Ar-pi-uck-i

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Ar-pi-uck-i
Tribe Medicine chief and war chief, Miccosukee
Born ca. 1760, Georgia
Died ca. 1860, Florida
Nickname(s) Sam Jones
Known for Fought in Second Seminole War, resulting in the permanent Native American presence in Florida.
Spouse(s) Itee (b. ca. 1790)
Children Rebecca Jones (1817-1893)

Ar-pi-uck-i, also known as Sam Jones,[1] (ca. 1760, Georgia[2] – ca. 1860, Florida[3]) was a powerful spiritual alektca (medicine chief) and war chief of the Miccosukee,[4] a Seminole-Muscogee Creek tribe of the Southeast United States. Ar-pi-uck-i successfully defied the U.S. government and refused to remove to the Indian Territory west of the Mississippi and his influential leadership in the Second Seminole War (1835–1842) resulted in the permanent Native American presence in Florida.

Name[edit]

The phonetic spelling of his name varies to include: Aripeka,[5][6][7] Aripeika,[8] Opoica,[9] Arpeika,[10] Abiaka,[11] Apiaka,[12] Apeiaka,[12] Appiaca,[12] Appiacca,[13] Apayaka Hadjo (Crazy Rattlesnake).[3] The name is derivative of the Muscogee word, Abihka, the name of an ancient Muscogee town near the upper Coosa River, meaning "pile at the base" or "heap at the root." The name was conferred on the town because "in the contest for supremacy its warriors heaped up a pile of scalps, covering the base of the war-pole."[12]

Treaties[edit]

The treaties with the U.S. to which Ar-pi-uck-i was a signatory were Treaty of Payne’s Landing (Treaty with the Seminole, 1832), May 9, 1832,[14] and Treaty of Fort Gibson, On The Arkansas River With The Seminole (Treaty with the Seminole, 1833) March 28, 1833[15] signed by proxy through Tokose Mathla (aka John Hicks), the representative of Ar-pi-uck-i, who traveled to view the proposed relocation lands in the Indian Territory.[16] Signatures were coerced by force of threat. Ar-pi-uck-i was opposed to the relocation.

Second Seminole War, 1835–1842[edit]

Battle of Lake Okeechobee - Col. Zachary Taylor led 1032 troops against the Creek and Miccosukee, December 25, 1837, near the mouth of Taylor Creek and Lake Okeechobee and suffered a defeat. Taylor lost 26 killed and 112 wounded. Ar-pi-uck-i was the leading war chief for the Miccosukee[17] and he carefully formulated and executed his battle plan wisely, entrenched on dry, treed ground, pressing the attack, and losing only 8 (11) and 14 wounded. Then he and his men retired into the swamp. Taylor chose to charge across open water. After the battle Col. Zachary Taylor and the U.S. claimed victory and then fell back a considerable distance towards Tampa.[18] The Battle of Lake Okeechobee was Florida’s most significant and bloody battle of the Second Seminole war and a major victory for the Seminoles.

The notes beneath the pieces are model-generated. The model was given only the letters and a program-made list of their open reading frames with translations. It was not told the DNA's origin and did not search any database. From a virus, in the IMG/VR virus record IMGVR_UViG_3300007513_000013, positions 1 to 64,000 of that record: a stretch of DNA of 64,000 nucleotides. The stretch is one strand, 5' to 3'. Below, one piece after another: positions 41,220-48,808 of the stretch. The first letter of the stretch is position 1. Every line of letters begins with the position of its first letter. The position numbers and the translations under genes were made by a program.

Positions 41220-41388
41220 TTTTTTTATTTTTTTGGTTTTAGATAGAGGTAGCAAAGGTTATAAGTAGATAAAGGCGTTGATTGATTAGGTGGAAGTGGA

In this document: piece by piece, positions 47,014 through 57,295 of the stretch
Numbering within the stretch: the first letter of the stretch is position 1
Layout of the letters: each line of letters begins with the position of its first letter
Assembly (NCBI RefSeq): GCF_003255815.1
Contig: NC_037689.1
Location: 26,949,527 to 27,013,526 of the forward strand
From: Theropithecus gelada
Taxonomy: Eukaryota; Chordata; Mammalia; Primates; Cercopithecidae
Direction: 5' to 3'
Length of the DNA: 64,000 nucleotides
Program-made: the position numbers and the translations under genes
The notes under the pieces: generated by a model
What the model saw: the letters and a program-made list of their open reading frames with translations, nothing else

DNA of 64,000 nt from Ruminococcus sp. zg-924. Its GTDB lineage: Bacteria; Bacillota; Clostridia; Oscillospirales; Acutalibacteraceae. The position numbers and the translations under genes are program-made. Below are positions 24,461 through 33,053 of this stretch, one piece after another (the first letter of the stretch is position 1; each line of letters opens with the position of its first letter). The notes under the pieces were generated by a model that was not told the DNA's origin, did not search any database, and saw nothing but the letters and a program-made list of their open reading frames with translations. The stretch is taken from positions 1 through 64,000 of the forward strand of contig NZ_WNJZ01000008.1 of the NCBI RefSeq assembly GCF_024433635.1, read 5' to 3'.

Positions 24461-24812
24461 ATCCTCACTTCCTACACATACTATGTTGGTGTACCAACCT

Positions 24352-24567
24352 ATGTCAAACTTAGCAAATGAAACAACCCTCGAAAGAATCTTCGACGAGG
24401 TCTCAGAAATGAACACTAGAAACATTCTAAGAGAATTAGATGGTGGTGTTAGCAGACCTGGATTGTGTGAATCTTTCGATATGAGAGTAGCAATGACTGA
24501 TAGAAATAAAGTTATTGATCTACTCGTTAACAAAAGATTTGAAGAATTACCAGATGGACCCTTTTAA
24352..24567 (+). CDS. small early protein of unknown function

The battlefield was listed in the National Register of Historic Places in the 1960s, later became a National Historic Landmark,[19] and is recognized by the National Trust for Historic Preservation[20] as one of the top endangered historical sites in the U.S.

Battle of Jupiter Inlet – On January 15, 1838, Lt. Levin M. Powell of the U. S. Navy was sent by General Jesup to explore the southwest fork of the Loxahatchee River. Powell's force of fifty-five sailors and twenty-five soldiers engaged Ar-pi-uck-i and his band at Jupiter Inlet. Powell lost five men killed and twenty-two wounded.

Battle of Pine Island Ridge – During the Second Seminole War (1835–1842) in the Battle of Pine Island Ridge, March 22, 1838, Ar-pi-uck-i led an unknown number of Seminoles against 223 Tennessee Volunteer Militia and 38 U.S. regular troops led by Major William Lauderdale. The Battle of Pine Island Ridge, in which the soldiers were forced to attack the Pine Island Ridge hammock through waist deep water while being fired upon from the cover of the island,[21] was a victory for the Seminoles. This battle was U.S. retaliation for the Cooley Massacre of January 6, 1836, in which approximately twenty Seminoles attacked the home of William Cooley in the trading settlement on the New River, which was eight miles distant from the Pine Island Ridge hammock,[22] and the killing Mrs. Cooley, the Cooley children, and another New River resident Joseph Flinton, the children's tutor. The Seminoles then looted and burned the Cooley farm, but did not attack other New River residents.[23]

In 1841, the year before the close of the Seminole War, Aripeka occupied the region near the mouth of the Kissimee River and the eastern border of Lake Okeechobee.

Personal life[edit]

Arpiucki moved into the area of Big Cypress Swamp after the Third Seminole War of 1855-1858. His band included an estimated 17 warriors and a large number of women and children. He was less effective as a war leader in the Third Seminole War because of advanced age and possible senility.